TECHNIQUE #2: Set two related colors against a neutral base.
The more colors you try to incorporate, the trickier things will get, but — building on the neutral-base approach — a nice next step is to identify two related colors (meaning “related” on the color wheel) whose DIALOGUE appeals to you, and work them into a neutral ground.
We’ve laid out 3 examples below for how to juxtapose two related colors against a neutral base. These include: two primary colors against eggshell, two secondary colors against blue denim, and two complementary colors (those that are opposite one another on the color wheel) against brown.
BY THE WAY — the pale blue swatch Erin chose below is of course not strictly a “primary hue,” which illustrates the importance of tints (colors augmented by the presence of white), shades (colors augmented by the presence of black), and tones (colors augmented by the presence of gray, i.e. black AND white). These help you add nuance & escape “LEGOLAND territory” when you get dressed and they can unlock interesting harmonies between colors that might clash unpleasantly in other cases….
Recognizing and knowing how to play around with tone is a SUREFIRE way to elevate yr whole mf swag — more on this Thursday!!
A fourth option above is to pair one primary color with its secondary or tertiary color, an example of which is the Sandro fit pictured. It works great color-wise because red (a primary color) is set against orange (its secondary color), AND the brown pants and turtleneck forming the neutral base have a lot of orange in them so it all feels especially of a piece…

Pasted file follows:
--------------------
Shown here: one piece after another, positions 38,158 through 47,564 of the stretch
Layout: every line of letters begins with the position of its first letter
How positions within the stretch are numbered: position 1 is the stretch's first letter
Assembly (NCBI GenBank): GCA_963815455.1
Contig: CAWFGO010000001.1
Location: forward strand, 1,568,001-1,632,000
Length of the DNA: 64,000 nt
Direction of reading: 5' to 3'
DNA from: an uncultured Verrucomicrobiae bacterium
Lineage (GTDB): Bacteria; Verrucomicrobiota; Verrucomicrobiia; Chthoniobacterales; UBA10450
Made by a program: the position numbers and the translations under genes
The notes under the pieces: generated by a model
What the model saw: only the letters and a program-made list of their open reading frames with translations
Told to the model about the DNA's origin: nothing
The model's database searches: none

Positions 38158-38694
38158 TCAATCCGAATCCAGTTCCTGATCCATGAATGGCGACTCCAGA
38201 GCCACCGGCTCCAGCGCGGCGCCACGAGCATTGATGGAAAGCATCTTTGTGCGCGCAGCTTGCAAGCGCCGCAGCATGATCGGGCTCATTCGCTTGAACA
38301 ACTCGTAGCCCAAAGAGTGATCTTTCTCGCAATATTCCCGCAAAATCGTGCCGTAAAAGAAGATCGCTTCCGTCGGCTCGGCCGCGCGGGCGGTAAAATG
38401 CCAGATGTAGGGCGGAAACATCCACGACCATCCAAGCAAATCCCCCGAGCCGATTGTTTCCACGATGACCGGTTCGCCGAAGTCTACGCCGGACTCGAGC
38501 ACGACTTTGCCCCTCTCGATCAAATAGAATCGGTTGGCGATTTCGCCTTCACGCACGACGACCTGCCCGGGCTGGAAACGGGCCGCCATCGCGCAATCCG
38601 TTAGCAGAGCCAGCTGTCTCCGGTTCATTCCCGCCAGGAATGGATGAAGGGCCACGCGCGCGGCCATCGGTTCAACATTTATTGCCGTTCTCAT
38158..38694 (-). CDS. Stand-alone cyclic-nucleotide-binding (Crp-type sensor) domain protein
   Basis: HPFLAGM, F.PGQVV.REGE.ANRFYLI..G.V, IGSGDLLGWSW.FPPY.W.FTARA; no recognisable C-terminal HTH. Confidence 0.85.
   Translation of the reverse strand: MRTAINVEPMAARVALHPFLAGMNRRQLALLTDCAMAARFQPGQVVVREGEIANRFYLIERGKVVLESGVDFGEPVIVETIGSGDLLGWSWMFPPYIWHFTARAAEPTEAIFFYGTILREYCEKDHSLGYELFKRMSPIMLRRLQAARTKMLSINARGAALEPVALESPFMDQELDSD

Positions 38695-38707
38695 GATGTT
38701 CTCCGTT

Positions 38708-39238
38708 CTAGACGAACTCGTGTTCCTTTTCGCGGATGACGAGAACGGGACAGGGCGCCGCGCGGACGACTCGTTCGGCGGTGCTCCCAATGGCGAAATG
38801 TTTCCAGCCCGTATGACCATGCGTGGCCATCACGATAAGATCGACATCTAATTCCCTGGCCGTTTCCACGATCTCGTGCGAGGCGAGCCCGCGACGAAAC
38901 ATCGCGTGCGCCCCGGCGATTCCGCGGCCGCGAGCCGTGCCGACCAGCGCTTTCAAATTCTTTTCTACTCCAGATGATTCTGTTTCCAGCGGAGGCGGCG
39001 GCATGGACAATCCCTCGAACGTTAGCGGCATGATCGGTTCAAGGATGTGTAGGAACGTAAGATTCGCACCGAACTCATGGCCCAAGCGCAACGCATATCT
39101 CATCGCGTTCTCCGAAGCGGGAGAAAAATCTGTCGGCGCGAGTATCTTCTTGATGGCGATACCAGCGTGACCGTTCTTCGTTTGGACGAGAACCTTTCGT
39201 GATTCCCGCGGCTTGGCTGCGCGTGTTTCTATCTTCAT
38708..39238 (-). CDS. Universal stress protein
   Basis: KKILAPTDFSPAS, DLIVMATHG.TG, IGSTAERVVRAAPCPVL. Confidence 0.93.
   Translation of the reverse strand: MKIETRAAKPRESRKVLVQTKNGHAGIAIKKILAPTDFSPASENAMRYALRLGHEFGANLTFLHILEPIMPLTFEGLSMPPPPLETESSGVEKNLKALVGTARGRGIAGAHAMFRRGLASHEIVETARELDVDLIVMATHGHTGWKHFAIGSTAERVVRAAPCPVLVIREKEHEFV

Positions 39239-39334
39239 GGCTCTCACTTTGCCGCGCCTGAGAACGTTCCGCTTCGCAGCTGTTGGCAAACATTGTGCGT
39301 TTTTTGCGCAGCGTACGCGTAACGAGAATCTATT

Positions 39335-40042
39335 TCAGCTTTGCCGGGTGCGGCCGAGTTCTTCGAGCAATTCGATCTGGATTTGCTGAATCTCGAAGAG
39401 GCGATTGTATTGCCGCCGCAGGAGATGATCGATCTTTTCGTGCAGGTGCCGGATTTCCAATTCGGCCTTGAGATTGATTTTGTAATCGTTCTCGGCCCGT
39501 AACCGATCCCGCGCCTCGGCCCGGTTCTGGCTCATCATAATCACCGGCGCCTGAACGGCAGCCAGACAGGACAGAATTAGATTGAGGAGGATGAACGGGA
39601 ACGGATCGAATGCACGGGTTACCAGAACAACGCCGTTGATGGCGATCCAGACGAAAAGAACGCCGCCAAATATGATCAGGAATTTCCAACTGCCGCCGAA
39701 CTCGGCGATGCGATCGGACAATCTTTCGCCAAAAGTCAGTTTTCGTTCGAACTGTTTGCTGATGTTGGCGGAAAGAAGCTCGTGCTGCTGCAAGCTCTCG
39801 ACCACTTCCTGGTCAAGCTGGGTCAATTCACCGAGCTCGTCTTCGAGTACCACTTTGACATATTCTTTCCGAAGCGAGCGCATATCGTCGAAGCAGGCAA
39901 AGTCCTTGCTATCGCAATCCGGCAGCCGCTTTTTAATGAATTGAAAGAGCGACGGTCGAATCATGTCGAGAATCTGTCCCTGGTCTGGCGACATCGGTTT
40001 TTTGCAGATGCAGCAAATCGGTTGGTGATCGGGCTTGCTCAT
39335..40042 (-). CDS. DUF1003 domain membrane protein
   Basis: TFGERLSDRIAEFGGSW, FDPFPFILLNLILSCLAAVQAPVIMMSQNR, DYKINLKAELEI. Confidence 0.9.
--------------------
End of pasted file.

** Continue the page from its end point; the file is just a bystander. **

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TECHNIQUE #3: Layer together MULTIPLE neutrals.
You can achieve stupid-hard results by layering any number of different neutrals together into one fit — black + brown + gray + white, etc…
For instance, When Mach 7+ costume designer Miyako Bellizzi had the “internet going nuts” with her behind-the-scenes shots of Oscar Isaac tha Hot Lord looking professorial (below top right), it was because of a fantastic “neutral ensemble” of drab-green NBs, brown pleated pants, and a roomy grey knit henley with an oatmeal shirt peeking out COYLY …
U can see a different dope neutrals collage in action in Bellizzi’s recent Paris street shot (below top left) of a swaggy older French mec rocking brown shoes, beige cargo pants, brown gloves, tan shearling and grey briefcase… Spectacular.
As with the Oscar Isaac pic, the Row FW22 look bottom right above shows how rocking a pure neutrals collage can look not merely “crisp & clean” in a familiarly minimalist way but also somehow fresh & surprising; and the Paris Fashion Week street shot above bottom left, by Phil Oh tha legend, captures a successful neutrals collage built around BIG white pants, whose abovementioned “loudness” is counterbalanced by the slouchy, deep-brown overcoat. Hard!
TECHNIQUE #4. Layer multiple neutrals & add a pop of color.